The facilities additions budget has risen to C$9.1 billion ($7.3 billion) on the Nova Gas Transmission Ltd. (NGTL) supply collection network in Alberta and British Columbia, said system owner TransCanada Corp.

The next package, scheduled for completion in 2022 for C$1.5 billion (US$1.2 billion), includes 197 kilometers (122 miles) of large-diameter pipe and three compression units capable of carrying 1.1 Bcf/d.

Along with natural gas markets across Canada and the United States, delivery targets include Alberta thermal oil sands and power plants, petrochemical complexes, other industrial consumers and public utility franchises, according to TransCanada.

A mid-2019 target has been set for a detailed construction application to the National Energy Board (NEB), with work planned to start as early as the fall of 2020.

The additions program is a case of catching up to supply development patterns rather than just increases in total Canadian gas production. Although NGTL has evolved a 24,012-kilometer (12,920-mile) pipe web spanning the region since the 1950s, growth has lately concentrated in new northern development areas.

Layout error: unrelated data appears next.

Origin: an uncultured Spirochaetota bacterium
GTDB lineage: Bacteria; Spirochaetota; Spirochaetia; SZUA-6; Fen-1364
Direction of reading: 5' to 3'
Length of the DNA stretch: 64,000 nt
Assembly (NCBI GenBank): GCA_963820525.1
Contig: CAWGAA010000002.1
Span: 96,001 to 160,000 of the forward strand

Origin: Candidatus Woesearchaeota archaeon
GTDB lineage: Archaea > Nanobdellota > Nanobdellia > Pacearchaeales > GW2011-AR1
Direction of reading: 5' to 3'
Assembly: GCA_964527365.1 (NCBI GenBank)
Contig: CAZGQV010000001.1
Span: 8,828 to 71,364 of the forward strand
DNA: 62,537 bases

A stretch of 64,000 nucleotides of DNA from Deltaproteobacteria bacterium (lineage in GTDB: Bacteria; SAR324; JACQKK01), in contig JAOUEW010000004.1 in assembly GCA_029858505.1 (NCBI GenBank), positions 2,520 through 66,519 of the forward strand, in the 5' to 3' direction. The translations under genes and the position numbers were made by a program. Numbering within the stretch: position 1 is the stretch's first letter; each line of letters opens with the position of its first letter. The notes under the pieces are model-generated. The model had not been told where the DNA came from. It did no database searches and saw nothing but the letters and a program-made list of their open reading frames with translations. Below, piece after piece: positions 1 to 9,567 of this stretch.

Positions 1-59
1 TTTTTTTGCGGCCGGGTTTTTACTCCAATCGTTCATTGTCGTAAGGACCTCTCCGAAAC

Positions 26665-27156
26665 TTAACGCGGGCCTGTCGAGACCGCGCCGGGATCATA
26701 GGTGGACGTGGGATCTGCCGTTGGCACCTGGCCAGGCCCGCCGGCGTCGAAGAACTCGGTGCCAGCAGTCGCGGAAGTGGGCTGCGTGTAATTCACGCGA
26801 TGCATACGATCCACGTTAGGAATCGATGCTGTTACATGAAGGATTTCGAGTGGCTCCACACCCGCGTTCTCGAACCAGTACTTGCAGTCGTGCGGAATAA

A new NEB market assessment describes a gas supply backlog that has emerged in the current Canadian drilling hot spot, the liquids-rich Montney Shale formation straddling the northern boundary between B.C. and Alberta.

“As production shifts westward in western Canada to access the sources richer in condensate and [natural gas liquids], pipeline capacity has not kept pace with production,” the NEB said.

“Additional pipeline capacity is being constructed in those areas. The construction can cause interruptions to existing pipeline capacity resulting in periods when some gas in western Canada is sold at very low or even negative prices to find a market.”

NEB records show that the Nova Inventory Transfer (NIT), the western Canadian benchmark gas price, has dropped well below the Henry Hub, but shows signs of improving soon.

“From 2008 to 2015, the average NIT-Henry Hub differential was $0.78/MMBtu, but it averaged $1.50/MMbtu in 2017 and over $1.75/MMBtu for the first six months of 2018. NIT even exhibited negative pricing on several days throughout 2017 and 2018.”